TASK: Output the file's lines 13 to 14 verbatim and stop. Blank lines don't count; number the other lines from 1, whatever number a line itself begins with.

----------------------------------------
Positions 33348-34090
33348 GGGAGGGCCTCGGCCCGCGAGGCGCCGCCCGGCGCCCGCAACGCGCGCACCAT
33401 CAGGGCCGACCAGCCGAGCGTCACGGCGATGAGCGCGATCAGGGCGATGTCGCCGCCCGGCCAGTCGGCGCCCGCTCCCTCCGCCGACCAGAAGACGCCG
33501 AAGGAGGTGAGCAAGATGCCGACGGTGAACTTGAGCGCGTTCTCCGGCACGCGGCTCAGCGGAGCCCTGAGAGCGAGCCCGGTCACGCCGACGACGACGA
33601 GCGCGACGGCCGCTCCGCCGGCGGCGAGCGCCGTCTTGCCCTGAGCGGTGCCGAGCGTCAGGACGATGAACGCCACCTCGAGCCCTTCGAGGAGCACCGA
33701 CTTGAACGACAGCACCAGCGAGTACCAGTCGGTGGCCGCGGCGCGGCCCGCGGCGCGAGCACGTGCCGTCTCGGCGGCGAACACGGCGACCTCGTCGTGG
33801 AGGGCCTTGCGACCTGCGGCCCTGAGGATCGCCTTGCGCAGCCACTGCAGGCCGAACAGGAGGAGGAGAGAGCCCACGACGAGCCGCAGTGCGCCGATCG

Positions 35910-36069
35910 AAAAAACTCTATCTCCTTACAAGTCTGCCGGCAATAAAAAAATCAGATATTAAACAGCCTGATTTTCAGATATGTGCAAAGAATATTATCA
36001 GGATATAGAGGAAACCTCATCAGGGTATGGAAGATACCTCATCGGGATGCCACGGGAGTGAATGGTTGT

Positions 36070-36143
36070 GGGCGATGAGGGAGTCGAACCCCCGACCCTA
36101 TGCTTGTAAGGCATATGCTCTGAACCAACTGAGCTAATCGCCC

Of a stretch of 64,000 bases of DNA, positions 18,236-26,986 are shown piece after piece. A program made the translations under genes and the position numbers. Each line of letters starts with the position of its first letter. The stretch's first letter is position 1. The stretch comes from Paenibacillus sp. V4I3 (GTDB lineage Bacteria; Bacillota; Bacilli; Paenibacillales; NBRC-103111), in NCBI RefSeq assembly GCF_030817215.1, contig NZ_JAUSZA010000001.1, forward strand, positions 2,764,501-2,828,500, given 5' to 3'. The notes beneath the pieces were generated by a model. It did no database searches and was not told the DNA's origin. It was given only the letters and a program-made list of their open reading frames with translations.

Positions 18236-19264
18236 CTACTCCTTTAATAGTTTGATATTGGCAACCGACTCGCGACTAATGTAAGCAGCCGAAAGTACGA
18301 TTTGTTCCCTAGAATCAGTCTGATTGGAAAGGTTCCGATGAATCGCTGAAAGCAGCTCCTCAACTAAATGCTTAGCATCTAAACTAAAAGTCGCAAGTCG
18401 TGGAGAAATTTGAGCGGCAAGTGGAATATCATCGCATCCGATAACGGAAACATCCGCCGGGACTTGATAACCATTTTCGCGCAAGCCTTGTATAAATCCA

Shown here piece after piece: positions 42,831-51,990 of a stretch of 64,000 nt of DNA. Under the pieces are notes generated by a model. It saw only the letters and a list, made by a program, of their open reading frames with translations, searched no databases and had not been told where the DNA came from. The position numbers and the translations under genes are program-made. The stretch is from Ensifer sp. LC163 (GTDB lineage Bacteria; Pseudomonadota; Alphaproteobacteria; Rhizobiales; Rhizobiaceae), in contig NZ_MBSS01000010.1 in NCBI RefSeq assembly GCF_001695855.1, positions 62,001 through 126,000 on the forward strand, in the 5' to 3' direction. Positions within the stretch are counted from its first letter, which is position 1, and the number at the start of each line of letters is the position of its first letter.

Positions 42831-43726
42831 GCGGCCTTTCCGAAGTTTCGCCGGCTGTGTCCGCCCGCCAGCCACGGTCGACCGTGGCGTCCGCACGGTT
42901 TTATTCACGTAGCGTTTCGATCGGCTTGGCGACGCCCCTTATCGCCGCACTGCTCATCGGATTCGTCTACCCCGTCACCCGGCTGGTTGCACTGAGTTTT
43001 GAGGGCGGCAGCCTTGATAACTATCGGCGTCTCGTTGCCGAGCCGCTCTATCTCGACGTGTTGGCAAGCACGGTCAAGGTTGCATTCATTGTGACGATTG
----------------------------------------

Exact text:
36101 TGCTTGTAAGGCATATGCTCTGAACCAACTGAGCTAATCGCCC

Of a stretch of 64,000 bases of DNA, positions 18,236-26,986 are shown piece after piece. A program made the translations under genes and the position numbers. Each line of letters starts with the position of its first letter. The stretch's first letter is position 1. The stretch comes from Paenibacillus sp. V4I3 (GTDB lineage Bacteria; Bacillota; Bacilli; Paenibacillales; NBRC-103111), in NCBI RefSeq assembly GCF_030817215.1, contig NZ_JAUSZA010000001.1, forward strand, positions 2,764,501-2,828,500, given 5' to 3'. The notes beneath the pieces were generated by a model. It did no database searches and was not told the DNA's origin. It was given only the letters and a program-made list of their open reading frames with translations.